#6 Sushi Mizutani, Tokyo, Japan (Chef Hachiro Mizutani)
This was a meal less severe and more slowly paced than Sukiyabashi Jiro and Masa, yet with equal — if not greater — fish quality. The rice had slightly less vinegar, which helped it to take a step back making the fish’s flavor more apparent. The procession of courses was like clockwork — each piece of fish equally timed — while chef Mizutani interacted with us in a serious, yet friendly, manner. This was one of the greatest sushi experiences of my life.
#5 Ishikawa, Tokyo, Japan (Chef Hideki Ishikawa) (Photos)
At Ishikawa, Chef Hideki Ishikawa serves a traditional kaiseki meal with an emphasis on shellfish. Sea urchin, crab, abalone, and eel dominate the winter menu. The highlight was a black perch soup served in a traditional lacquer bowl, where a pure and subtle dashi broth brought out the fish’s natural sweetness.
#4 Relae, Copenhagen, Denmark (Chef Christian Puglisi) (Photos)
This was a meal that really took me by surprise. Chef Christian Puglisi’s cuisine is straightforward and focused, with rarely more than a handful of ingredients on the plate. He has a masterful understanding of acidity and when to use it to enhance an ingredient’s flavor. Every dish was balanced and wholly creative with original flavor combinations. My first meal at Relae was my best in Copenhagen.
#3 Sawada, Tokyo, Japan (Chef Koji Sawada)
When someone asks where the best sushi experience can be found, I now have an answer: Sawada. Chef Koji Sawada humbly serves some of the freshest cuts of fish I’ve ever experienced — some raw, some torched, others cured. There is an emphasis on shellfish: clam, sea urchin, salmon roe, and scallop. The rice is exceptional with a distinct whole-grain flavor that supports the generous acidity found in the rice. The experience is quick but relaxed with chef Sawada interacting with all diners.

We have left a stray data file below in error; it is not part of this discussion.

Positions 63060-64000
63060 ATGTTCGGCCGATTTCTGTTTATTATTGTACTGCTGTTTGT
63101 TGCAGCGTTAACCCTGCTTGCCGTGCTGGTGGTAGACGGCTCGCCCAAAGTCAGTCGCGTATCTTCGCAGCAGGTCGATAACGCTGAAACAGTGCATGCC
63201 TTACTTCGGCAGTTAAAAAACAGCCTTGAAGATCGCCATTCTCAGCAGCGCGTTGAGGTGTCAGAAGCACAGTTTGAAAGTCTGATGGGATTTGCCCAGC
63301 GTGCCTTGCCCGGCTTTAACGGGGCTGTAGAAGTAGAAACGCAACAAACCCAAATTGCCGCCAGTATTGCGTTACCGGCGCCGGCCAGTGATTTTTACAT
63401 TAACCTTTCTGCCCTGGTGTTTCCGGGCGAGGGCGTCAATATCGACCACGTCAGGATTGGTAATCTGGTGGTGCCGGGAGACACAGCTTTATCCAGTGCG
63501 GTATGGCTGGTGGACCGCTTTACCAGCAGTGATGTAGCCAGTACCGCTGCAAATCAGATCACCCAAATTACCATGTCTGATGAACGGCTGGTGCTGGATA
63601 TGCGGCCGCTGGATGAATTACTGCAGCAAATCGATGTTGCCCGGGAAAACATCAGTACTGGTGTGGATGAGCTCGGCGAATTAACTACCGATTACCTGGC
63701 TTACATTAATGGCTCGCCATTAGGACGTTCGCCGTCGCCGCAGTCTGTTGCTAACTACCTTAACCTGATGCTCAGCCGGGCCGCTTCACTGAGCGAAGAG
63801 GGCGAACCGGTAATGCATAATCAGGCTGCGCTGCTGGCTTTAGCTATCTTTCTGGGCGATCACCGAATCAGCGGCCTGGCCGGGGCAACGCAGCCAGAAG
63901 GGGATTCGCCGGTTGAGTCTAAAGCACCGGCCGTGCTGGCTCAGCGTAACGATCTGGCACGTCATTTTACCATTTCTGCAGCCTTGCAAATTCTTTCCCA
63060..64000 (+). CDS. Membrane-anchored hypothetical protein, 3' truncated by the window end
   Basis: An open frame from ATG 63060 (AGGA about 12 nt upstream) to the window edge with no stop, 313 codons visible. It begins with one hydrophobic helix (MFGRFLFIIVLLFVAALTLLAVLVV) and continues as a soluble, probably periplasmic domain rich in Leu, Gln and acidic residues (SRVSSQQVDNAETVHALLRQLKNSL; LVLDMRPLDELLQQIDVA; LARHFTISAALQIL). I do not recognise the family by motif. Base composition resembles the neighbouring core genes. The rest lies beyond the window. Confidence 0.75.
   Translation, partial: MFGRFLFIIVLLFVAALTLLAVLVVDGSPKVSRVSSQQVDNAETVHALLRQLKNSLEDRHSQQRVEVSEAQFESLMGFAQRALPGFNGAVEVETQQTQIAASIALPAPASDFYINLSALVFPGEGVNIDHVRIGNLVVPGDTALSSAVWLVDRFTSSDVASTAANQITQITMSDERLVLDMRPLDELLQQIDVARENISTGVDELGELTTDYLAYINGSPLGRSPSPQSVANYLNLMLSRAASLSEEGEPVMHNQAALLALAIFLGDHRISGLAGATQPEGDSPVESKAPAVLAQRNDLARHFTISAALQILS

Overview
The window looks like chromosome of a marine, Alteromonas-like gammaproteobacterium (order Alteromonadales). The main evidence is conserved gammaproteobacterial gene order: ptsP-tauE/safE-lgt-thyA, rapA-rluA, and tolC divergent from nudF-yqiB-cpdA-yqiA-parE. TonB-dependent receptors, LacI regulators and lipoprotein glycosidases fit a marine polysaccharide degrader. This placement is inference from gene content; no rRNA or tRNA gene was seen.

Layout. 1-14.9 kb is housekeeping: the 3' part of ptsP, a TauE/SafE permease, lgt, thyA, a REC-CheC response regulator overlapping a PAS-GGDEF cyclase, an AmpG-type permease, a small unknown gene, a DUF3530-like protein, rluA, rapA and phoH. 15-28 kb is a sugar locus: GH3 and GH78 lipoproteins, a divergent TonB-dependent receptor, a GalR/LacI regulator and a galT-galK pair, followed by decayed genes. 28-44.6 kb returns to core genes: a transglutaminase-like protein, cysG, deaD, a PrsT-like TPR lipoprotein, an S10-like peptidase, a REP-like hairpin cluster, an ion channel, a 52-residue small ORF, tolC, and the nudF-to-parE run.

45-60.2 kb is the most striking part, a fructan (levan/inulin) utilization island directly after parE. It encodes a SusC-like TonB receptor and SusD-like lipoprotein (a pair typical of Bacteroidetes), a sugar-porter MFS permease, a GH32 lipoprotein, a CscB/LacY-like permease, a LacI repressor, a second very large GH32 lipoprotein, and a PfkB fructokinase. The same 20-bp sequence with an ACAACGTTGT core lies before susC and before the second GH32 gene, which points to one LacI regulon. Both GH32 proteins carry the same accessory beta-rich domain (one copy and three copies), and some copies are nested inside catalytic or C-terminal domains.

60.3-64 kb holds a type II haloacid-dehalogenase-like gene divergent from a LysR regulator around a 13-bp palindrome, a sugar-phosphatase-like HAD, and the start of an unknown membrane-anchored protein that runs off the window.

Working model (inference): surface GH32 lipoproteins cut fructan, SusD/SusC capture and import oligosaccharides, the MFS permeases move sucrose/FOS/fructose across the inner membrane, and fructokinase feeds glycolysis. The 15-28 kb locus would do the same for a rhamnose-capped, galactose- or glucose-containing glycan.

#2 Saison, San Francisco, United States (Chef Joshua Skenes) (Photos)
As good as Saison was in 2011, it was even better in 2012. The meal now tells a cohesive story where each dish eloquently leads into the next. My first meal of 2012 featured over thirty courses where not a single one contained an ounce of butter. Chef Joshua Skenes is obsessed with maximizing flavor where, much like the Japanese chefs, the natural result leads to aging techniques, umami-rich dashi broths, and flavor intensification through the use of fire. It’s only a matter of time before Chef Skenes gains his third Michelin star. For these reasons, Saison is currently the best restaurant in the United States.
#1 Kitcho, Kyoto, Japan (Chef Kunio Tokuoka) (Photos)
Eating out regularly can sometimes feel like listening to music with the volume turned on maximum — a collection of flavors and scents each trying to stand out against each other. That’s why I love Japan: it’s as if a chef stepped in and turned down the volume. Instead of loud flavors competing against each other, there is harmony. Flavors which were once lost in the noise become the spotlight in Japanese kaiseki cuisine.
Kitcho is a restaurant where the sum of the meal is greater than its parts. A dashi broth so clean and balanced sets the foundation for much of the meal, letting the ingredients’ natural flavors come through. The entire dining experience at Kitcho is ethereal, from the private tatami room in which the same waitress quietly serves each of its courses, to the vibrant colors that stand out against the black lacquer table. This is truly one of the world’s greatest restaurants.